Black cats finish last
Dozens of cats were lined up in cages at a Petco in Old Bridge, N.J., on a recent Saturday afternoon, much as they are most weekends at adoption events and shelters across the country. Percy tumbled playfully, while Parker snoozed in his litter pan, curled up with his cage mate, Alexandra. Chester gamboled about nearby.
Alexandra, a calico, and Chester, a brown tabby, received adoption applications, but Percy and Parker weren’t so lucky. They’re at a significant disadvantage in the adoption market, because they’re black.
“Black cats don’t get adopted nearly as frequently as other colors,” said Kathleen Fram, the co-chair of adoptions for the Summit Animal Rescue Association, or S.A.R.A., a non-profit rescue group that shows its cats in Old Bridge each Saturday. “People just pass them by.”
Black cats make up around 40 percent of the more than 500 cats S.A.R.A. finds homes for each year, said Fram, but they take twice as long to find homes as the cats with more popular colors and patterns.
A 2002 study in the Journal of Applied Animal Welfare Science that examined adoption rates over nine months in a California pound found that black cats were about half as likely to be adopted as tabby cats and two-thirds less likely than white cats. But for cats in general, the odds are not good: of the three thousand cats of all colors offered for adoption during that time, only around 600, or 20 percent, found homes. Those remaining were euthanized.
Nationally, the Humane Society estimates that three to four million cats enter shelters each year, said Nancy Peterson, the feral cat program manager at the Humane Society headquarters in Washington, D.C. Of that number, only half are adopted – the rest, including disproportionate numbers of the less-adoptable black cats, are euthanized.
Black cats are considered bad luck in most western cultures and have been associated with witchcraft for centuries. They’ve been portrayed in literature as everything from T.S. Elliot’s clever, phenomenal, “Magical Mr. Mistoffelees” to Edgar Allen Poe’s “The Black Cat,” vilified by his master as “the hideous beast whose craft seduced me into murder.”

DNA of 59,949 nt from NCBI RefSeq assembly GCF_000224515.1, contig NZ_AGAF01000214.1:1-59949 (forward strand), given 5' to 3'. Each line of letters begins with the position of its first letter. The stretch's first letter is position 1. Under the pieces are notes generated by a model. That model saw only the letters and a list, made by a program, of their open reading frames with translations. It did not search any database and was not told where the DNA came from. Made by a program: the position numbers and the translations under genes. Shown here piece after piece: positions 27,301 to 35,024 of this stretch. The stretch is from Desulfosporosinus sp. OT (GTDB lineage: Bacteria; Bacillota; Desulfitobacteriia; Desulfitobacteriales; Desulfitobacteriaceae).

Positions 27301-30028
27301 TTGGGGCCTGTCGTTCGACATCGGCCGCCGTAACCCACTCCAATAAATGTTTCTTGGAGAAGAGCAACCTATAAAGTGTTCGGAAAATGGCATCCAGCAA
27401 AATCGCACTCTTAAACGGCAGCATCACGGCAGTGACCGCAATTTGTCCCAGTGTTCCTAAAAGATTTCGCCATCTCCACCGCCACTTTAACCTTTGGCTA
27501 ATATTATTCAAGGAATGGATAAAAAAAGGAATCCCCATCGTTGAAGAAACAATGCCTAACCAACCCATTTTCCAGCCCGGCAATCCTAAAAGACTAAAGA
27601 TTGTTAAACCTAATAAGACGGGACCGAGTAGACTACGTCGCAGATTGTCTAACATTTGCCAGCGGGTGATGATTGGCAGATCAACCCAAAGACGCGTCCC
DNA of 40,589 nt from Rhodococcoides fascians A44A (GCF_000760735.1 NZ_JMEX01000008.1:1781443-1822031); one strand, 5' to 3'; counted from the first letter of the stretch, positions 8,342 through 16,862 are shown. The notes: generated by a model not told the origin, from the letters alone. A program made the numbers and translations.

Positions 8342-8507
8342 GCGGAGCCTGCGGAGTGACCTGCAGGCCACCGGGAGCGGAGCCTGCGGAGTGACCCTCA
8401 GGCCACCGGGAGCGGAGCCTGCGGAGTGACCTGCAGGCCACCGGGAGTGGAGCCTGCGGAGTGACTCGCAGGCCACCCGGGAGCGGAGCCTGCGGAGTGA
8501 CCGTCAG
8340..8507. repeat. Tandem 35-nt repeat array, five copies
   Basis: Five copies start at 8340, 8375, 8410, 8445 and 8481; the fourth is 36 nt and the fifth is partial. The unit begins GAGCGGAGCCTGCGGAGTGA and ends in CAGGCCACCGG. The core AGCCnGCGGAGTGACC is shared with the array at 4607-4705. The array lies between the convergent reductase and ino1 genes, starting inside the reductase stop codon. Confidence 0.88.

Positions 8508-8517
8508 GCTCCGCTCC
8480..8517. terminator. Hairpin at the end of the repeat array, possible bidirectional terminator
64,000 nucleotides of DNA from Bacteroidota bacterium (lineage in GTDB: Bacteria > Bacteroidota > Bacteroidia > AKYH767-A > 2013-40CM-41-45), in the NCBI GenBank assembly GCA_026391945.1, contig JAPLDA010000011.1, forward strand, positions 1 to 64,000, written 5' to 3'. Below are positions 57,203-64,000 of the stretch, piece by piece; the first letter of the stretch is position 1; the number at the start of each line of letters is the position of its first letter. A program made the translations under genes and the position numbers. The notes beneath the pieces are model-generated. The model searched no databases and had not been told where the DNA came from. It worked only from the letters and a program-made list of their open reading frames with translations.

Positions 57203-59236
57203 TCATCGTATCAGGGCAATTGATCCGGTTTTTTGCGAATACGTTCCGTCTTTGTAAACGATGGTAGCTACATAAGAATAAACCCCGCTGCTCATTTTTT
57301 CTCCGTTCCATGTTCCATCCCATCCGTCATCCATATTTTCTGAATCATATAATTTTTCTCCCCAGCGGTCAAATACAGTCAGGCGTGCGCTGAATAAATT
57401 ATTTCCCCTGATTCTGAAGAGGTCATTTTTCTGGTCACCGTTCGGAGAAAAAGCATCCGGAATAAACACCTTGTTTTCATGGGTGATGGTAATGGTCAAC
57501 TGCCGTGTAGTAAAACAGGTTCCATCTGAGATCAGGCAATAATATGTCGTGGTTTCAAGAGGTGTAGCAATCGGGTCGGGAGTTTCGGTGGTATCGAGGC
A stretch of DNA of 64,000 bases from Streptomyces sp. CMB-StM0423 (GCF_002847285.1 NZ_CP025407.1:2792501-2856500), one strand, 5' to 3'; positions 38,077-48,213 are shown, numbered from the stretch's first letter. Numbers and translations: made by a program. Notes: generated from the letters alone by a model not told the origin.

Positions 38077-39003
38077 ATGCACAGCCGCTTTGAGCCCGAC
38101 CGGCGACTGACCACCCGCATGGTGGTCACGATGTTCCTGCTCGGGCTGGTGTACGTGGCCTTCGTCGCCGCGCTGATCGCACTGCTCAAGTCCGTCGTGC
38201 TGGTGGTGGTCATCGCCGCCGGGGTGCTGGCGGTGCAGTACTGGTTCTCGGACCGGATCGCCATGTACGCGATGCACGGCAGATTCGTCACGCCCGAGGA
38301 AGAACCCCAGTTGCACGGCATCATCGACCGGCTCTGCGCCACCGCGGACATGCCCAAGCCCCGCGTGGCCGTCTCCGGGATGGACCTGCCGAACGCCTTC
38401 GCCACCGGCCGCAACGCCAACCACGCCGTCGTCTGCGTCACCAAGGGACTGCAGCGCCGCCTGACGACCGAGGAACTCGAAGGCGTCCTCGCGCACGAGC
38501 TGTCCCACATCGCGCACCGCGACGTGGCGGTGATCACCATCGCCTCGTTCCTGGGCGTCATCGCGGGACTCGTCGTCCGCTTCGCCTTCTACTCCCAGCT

While the cats themselves may not cause bad luck, they are certainly unlucky. And from an evolutionary point of view, this misfortune is a genetic accident. At some point in their evolution, a mutation developed in the domestic cat’s genetic code that caused the familiar stripes on a cat hair to be replaced by solid black, reported a 2003 study in “Current Biology” by the scientists involved in the National Cancer Institute’s Feline Genome Project.
A black cat gets its coat from a combination of the dominant form of the “brown” gene, which controls the darkness of the hair pigment, a dominant “dense” gene, ensuring complete coverage of the hair, and the mutated, recessive “agouti” gene, that normally would produce banding on the hair, said Dr. Marilyn Menotti-Raymond, a staff scientist at Institute’s Laboratory of Genetic Diversity and one of the study’s authors.
Partial mapping of the cat genome was announced in November 2007, and the full sequence should be completed by early summer, said Menotti-Raymond. Once complete, the genome may prove invaluable in understanding and treating hereditary diseases, both in cats and in humans. They have already isolated the gene that causes a form of retinal atrophy in cats: the same gene, independant research has shown, causes the condition in humans.
Project scientists also hope to find the genes that determine a cat’s patterning. “We don’t yet know why the tiger gets its stripes,” Menotti-Raymond said.
While a black coat is advantageous for a nocturnal hunter, it’s unfortunate for a domesticated cat seeking a home. An obvious reason would be superstition, but S.A.R.A’s Fram disagrees. “I don’t think it’s witchcraft or anything,” she said. “I think it’s because they’re plain.”
At the Old Bridge adoption event Cuddles and Snuggles, two solid black brothers, were overlooked despite the sign reading “No one ever looks at us because we are black and considered plain.” Nearby, Brian, a silvery tabby with white ‘tuxedo’ markings, purred his way to three adoption requests. Even black kittens like Missy, who grabbed attention by snagging cat-shoppers with her paw, were passed over.
But others would still blame superstition. “It’s the age-old stigma of ‘don’t let a black cat cross your path,’ or that black cats are bad luck,” said Gail Churchill, the vice-president of Island Cat Resources and Adoption in Alameda, California.
It is common practice among rescue organizations like Churchill’s to stop allowing black cat adoptions during October, to prevent them from being used as party props and returned, or, as urban legend has it, sacrificed on Halloween. “We don’t adopt our black kitties out during October – we just won’t take that chance,” said Kathy Jentsch of the Purr-fect Sanctuary, a small shelter in Hector, Arkansas.
But some shelters are working to change a black cat’s luck, said the Humane Society’s Peterson, by featuring them prominently at adoption events, ensuring that the black beauties have the perfect lighting and spacing them apart so that they are seen as individuals. One shelter Peterson talked to recently held a Friday the 13th adoption event featuring only black cats--a ‘lucky black cat’ weekend. The Island Cat group features a “Did you know?” plaque publicizing the black cats’ plight, which has helped them find potential families, said Churchill.
And the website of the Kitten Rescue group lists the top 10 reasons to adopt a black cat. Number nine: “A lint brush isn’t required for a black-tie affair.” Number eight: “Holding a black cat is very slimming.” And the number one reason to take a black cat home? “They are the least likely to be adopted.”